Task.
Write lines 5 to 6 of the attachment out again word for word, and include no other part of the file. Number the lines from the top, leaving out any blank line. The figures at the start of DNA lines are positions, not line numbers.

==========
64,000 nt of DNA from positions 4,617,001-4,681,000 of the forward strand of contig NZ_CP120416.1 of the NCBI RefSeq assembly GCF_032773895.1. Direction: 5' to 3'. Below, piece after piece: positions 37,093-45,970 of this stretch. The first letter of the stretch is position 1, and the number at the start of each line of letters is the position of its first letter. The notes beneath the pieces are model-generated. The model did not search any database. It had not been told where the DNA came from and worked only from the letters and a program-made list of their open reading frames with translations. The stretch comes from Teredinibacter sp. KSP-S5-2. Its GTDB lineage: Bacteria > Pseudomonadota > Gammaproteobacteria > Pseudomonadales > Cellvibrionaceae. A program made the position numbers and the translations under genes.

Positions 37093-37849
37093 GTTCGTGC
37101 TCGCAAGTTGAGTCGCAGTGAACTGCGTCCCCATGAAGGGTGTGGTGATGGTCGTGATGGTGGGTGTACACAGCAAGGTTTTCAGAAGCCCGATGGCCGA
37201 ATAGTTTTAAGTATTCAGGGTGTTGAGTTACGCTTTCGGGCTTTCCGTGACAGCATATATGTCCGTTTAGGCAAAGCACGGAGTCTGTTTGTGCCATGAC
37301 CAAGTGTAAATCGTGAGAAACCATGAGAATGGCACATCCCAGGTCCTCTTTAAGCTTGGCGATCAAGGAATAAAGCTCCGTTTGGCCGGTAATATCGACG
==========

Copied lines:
37201 ATAGTTTTAAGTATTCAGGGTGTTGAGTTACGCTTTCGGGCTTTCCGTGACAGCATATATGTCCGTTTAGGCAAAGCACGGAGTCTGTTTGTGCCATGAC
37301 CAAGTGTAAATCGTGAGAAACCATGAGAATGGCACATCCCAGGTCCTCTTTAAGCTTGGCGATCAAGGAATAAAGCTCCGTTTGGCCGGTAATATCGACG